Other women are also highlighted throughout, from the terrific actresses that have helped Pet Sematary to endure to the more unsung hands working behind-the-scenes. One of the most prominent here is Carlene Hirsch, the film’s lead greensman in charge of decorating exterior sets. She appears quite often, taking viewers back through the current day sets and describing how they converted them into the iconic locations that found their way on-screen, including the Pet Sematary itself and the surrounding Micmac burial ground (which are actually two remarkably different locales situated several miles apart). It’s nice to see these women receive these due, especially since scores of other films (indeed, most films) have similar unsung heroes that helped bring them to life. Of course, this was especially perfect for Pet Sematary because, as one of the on-screen scholars notes here, it’s mostly a story about men hoarding destructive secrets from women. In this respect, it’s King’s take on the 19th century gothic novels (Frankenstein, Dr. Jekyll and Mr. Hyde, and Dracula) he was teaching while writing Pet Sematary in the early 80s.
Little observations like that really help Unearthed and Untold to thrive. While it’s mostly a wistful recounting of a beloved film, it also seeks to account for why it’s endured for so long. There’s substance here to back up the fond memories, keeping the documentary from just being a breezy walk down memory lane. More than anything, it seeks to—and succeeds at—cementing Pet Sematary’s place in the King canon. In doing so, it sometimes goes a bit overboard in throwing shade at its slasher contemporaries (several folks insist that it was above and beyond those films, which is true—but still), but it makes a more than solid case for the film’s cult credentials. By the end, there’s little doubt that this film has earned such reverence: Pet Sematary is indeed an essential horror, one that will go on to traumatize generations to come, and Unearthed and Untold is a terrific testament to that.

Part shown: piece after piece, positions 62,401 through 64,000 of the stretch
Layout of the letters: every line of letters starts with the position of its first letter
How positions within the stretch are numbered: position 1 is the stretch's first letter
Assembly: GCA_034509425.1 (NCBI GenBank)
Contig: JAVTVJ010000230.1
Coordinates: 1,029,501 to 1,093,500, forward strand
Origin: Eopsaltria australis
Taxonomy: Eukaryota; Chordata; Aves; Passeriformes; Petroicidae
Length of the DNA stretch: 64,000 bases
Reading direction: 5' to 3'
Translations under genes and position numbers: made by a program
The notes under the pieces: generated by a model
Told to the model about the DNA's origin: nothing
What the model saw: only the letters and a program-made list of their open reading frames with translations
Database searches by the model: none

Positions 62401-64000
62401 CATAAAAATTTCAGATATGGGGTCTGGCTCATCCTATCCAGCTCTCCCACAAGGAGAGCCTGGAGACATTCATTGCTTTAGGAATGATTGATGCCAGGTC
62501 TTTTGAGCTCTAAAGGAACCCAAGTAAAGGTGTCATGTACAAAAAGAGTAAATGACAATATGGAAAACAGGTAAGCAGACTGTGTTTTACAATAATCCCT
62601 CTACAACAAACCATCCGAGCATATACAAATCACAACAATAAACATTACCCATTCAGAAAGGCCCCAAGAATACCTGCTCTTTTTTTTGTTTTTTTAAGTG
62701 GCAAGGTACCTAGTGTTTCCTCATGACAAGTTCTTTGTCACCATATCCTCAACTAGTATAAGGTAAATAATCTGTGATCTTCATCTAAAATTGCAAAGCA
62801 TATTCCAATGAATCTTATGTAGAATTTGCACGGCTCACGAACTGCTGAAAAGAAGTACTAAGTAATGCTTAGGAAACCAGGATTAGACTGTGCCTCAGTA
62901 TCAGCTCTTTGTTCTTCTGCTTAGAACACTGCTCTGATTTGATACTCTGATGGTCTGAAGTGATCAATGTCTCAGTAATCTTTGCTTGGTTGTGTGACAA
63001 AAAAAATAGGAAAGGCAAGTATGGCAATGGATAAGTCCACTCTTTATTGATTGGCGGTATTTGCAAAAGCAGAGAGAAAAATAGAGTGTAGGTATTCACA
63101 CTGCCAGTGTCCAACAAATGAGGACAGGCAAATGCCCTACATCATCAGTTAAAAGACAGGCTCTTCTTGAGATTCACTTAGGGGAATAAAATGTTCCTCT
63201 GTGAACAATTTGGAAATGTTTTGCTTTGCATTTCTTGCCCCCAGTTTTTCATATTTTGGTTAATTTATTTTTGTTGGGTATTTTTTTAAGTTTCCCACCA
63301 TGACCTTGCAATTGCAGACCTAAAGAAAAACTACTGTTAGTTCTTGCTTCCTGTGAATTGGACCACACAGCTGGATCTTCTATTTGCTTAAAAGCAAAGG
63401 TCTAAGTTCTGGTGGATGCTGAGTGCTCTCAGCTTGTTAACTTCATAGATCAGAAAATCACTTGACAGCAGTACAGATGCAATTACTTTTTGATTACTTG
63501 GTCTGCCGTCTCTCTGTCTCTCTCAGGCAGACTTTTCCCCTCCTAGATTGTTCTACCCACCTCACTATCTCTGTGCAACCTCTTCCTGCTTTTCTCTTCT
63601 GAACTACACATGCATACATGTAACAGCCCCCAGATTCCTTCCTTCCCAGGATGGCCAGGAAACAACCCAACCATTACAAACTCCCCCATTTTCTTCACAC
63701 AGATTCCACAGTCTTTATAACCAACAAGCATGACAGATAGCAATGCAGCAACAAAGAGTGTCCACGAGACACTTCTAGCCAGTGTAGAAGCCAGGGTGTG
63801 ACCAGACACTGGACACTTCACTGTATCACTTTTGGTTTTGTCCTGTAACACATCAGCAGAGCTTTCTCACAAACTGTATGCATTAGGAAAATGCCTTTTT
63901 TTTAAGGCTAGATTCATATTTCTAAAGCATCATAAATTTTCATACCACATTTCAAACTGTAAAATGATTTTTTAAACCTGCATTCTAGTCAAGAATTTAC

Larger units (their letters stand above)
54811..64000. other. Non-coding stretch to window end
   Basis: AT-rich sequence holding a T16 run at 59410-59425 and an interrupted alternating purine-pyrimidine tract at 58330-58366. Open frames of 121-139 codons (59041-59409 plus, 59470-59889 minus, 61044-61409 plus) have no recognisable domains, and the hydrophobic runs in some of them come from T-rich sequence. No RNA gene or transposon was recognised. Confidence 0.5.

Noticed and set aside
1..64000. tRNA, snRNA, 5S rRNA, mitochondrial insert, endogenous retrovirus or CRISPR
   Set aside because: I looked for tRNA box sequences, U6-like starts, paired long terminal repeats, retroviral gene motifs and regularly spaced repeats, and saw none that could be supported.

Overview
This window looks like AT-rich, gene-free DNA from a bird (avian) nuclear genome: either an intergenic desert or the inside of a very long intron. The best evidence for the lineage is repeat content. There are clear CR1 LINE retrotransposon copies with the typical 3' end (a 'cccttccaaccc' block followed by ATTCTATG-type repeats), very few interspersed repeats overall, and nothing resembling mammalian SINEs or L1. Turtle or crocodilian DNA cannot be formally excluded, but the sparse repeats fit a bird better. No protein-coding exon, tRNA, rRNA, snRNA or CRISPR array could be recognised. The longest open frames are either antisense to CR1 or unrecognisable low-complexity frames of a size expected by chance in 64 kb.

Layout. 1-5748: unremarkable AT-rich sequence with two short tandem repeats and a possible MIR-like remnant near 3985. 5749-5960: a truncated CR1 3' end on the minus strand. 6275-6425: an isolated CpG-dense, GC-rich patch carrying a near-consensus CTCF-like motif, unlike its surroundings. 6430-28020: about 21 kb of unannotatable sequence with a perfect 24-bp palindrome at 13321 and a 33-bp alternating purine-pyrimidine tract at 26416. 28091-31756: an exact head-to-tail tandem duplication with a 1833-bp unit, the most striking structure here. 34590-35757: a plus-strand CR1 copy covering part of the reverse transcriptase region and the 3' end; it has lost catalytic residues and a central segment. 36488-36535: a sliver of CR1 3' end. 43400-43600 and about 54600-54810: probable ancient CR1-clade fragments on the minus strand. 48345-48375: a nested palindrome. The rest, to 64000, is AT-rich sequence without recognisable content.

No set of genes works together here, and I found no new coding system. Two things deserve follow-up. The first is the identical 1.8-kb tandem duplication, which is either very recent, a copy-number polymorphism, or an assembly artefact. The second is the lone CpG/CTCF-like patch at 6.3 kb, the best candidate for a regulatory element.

Recent years have seen a small boom in these sort of fan-driven documentaries, and Unearthed and Untold is the latest to arrive in that tradition. As they did for previous standout Just Desserts, Synapse has done the honors of bringing it to disc, where it arrives with a pretty solid assortment of supplements to the main feature. Campopiano and White have recorded two separate commentaries, plus provided alternate and edited takes from the documentary. 18 minutes of interview footage and anecdotes have also been scooped off of the cutting room floor for “Pet Tales,” which gives viewers some more colorful asides from the production. More vintage on-set footage also appears alongside a compilation of set photos, plus scores of promo materials for the documentary itself, including a sizzle reel, alternate poster art, and a promotional trailer.
Finally, Campopiano and White themselves appear for an 8-minute interview that truly demonstrates their dedication to this enormous task, as they recount their various struggles and triumphs. Despite its short length, this little bit captures just what a homespun, passion project this was. I’m not exaggerating when I say that these are just two fans who decided to pay tribute to Pet Sematary because they’ll admit as much themselves. Among other things, it’s quite an inspiration: if you have the time and the means to scrape together some resources and make the right contacts, maybe you, too, can produce a love letter to one of your favorite horror movies. I mean, how else are we going to get a tribute to Pet Sematary Two, which is notably conspicuous by this absence here, right? comments powered by Disqus Ratings: